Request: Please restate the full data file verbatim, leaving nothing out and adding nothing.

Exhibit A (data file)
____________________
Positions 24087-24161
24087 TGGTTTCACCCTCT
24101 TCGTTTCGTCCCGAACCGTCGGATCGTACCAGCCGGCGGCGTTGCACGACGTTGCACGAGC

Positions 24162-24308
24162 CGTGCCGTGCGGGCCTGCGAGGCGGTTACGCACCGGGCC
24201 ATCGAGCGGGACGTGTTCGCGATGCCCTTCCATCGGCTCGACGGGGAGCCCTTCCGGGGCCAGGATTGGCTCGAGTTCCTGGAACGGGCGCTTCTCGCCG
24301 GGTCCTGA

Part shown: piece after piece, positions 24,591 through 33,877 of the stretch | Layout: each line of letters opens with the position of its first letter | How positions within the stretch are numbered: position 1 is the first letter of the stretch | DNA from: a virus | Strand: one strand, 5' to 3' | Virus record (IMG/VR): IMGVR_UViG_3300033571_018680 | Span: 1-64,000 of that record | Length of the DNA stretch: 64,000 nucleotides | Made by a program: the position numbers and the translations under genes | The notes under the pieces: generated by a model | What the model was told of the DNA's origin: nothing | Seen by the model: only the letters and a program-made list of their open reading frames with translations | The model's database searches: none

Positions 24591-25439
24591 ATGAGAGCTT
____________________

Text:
Positions 24087-24161
24087 TGGTTTCACCCTCT
24101 TCGTTTCGTCCCGAACCGTCGGATCGTACCAGCCGGCGGCGTTGCACGACGTTGCACGAGC

Positions 24162-24308
24162 CGTGCCGTGCGGGCCTGCGAGGCGGTTACGCACCGGGCC
24201 ATCGAGCGGGACGTGTTCGCGATGCCCTTCCATCGGCTCGACGGGGAGCCCTTCCGGGGCCAGGATTGGCTCGAGTTCCTGGAACGGGCGCTTCTCGCCG
24301 GGTCCTGA

Part shown: piece after piece, positions 24,591 through 33,877 of the stretch | Layout: each line of letters opens with the position of its first letter | How positions within the stretch are numbered: position 1 is the first letter of the stretch | DNA from: a virus | Strand: one strand, 5' to 3' | Virus record (IMG/VR): IMGVR_UViG_3300033571_018680 | Span: 1-64,000 of that record | Length of the DNA stretch: 64,000 nucleotides | Made by a program: the position numbers and the translations under genes | The notes under the pieces: generated by a model | What the model was told of the DNA's origin: nothing | Seen by the model: only the letters and a program-made list of their open reading frames with translations | The model's database searches: none

Positions 24591-25439
24591 ATGAGAGCTT